Quantum Time: This Quantum Theory Says Time Can Flow Backward. Is This Where The Flow Of Existence Comes From?

physics throws all the rules of classical physics out the window. In the
quantum world, particles can pass through solid walls, be in two places at
once, and communicate over an infinite distance. And, if a handful of
physicists are right, they can affect the past just as easily as they affect
the future.

That's a
theory known as quantum retrocausality, and researchers have good reasons to
believe it's true.

One of the
fundamental oddities about quantum physics is the principle of superposition,
which says that a particle exists in multiple states at once until it's
measured. That means that while classical physics deals in solid numbers,
quantum mechanics deals in fuzzy probabilities. There's an ongoing debate,
however, about why that is: is it that we just don't have the right precision
to understand the true states of individual particles so they just look fuzzy,
or is the reality of the quantum world that everything is fuzzy until it's

In 2012,
physicist Huw Price argued that if the latter is true — if the quantum world
really is a soup of superposition — then it opens the door to some intriguing
possibilities. Neither classical nor quantum physics say time can only go

In theory,
all physical processes can run forward and backward; it's just that in
classical physics, the second law of thermodynamics puts a stop to things like
time going backward and toast un-burning. But that red light doesn't apply to
quantum mechanics. So if the quantum world really does involve multiple states
and time can flow backward, Price says, measuring the state of a particle today
could technically affect its state in the past.

If Price is
right (ha!), it could be the solution to something that has puzzled physicists
all the way back to Albert Einstein: quantum entanglement, which Einstein
ridiculed as "spooky action at a distance." The idea is that you can
link the states of two particles so that even when they're separated over an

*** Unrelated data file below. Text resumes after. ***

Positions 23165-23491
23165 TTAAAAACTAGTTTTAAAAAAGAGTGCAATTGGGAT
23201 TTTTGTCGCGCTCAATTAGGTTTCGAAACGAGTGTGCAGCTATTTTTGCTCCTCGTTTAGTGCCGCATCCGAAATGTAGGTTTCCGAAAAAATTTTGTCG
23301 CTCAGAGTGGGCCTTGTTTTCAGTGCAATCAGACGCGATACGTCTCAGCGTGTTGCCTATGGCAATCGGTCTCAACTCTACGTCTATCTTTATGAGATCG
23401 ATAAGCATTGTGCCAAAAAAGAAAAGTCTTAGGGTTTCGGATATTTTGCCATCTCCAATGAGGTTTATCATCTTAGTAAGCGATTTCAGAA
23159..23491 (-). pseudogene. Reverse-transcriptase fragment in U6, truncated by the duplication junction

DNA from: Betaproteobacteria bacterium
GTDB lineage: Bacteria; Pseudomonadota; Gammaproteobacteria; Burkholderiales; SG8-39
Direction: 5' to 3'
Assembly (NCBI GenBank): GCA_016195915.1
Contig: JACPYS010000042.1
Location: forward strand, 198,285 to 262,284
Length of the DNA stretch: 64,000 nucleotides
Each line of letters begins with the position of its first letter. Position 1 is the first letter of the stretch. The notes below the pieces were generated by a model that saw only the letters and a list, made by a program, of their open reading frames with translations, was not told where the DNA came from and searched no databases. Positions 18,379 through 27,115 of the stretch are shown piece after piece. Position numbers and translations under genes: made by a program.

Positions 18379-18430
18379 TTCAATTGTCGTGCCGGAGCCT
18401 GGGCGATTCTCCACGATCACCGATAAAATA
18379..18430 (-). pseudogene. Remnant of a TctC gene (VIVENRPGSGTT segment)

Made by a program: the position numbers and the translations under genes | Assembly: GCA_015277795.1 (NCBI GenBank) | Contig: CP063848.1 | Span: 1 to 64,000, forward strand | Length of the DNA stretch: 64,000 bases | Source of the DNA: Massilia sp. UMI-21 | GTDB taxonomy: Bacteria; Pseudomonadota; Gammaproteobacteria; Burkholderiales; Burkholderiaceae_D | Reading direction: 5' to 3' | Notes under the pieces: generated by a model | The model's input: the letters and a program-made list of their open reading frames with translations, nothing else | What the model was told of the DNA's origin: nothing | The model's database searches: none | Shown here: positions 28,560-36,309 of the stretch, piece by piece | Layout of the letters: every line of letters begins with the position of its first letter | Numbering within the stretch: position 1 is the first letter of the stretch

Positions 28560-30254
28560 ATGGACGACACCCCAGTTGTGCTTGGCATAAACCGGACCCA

infinite distance, the state of one affects the state of the other. The problem
with this is that it seems to require information to be sent faster than the
speed of light, which is impossible. That's what's so "spooky" about

In 2017,Matthew Leifer and Matthew Pusey applied Price's idea to the puzzle of quantum
entanglement. If the current state of a particle can affect its state in the
past, then maybe quantum entanglement isn't action at a distance but action
back in time. That is, if time can run backwards, a particle can take the
action of its measurement — the event that makes it "choose" a state
— back in time to when it was linked with its partner. Trading
faster-than-light travel for time travel doesn't sound like much of an
improvement, but when it comes to the rules of quantum physics, it solves a lot
of problems.

Of course,
there are huge caveats. First, this doesn't mean that a physicist could send a
message to her younger self, or that you could go back in time to kill Hitler.
We still live in the macroscopic world of classical physics, where entropy is
still a thing. Second, this is a very fringe idea in the physics world.
"There is not, to my knowledge, a generally agreed upon interpretation of
quantum theory that recovers the whole theory and exploits this idea
Leifer told Phys.org. "It is more of an idea for an interpretation at the
moment, so I think that other physicists are rightly skeptical, and the onus is
on us to flesh out the idea

Can't get
enough quantum physics? Check out "The Hidden Reality: Parallel Universes and the Deep Laws of the Cosmos" by physicist Brian Greene. We handpick
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Via Curiosity.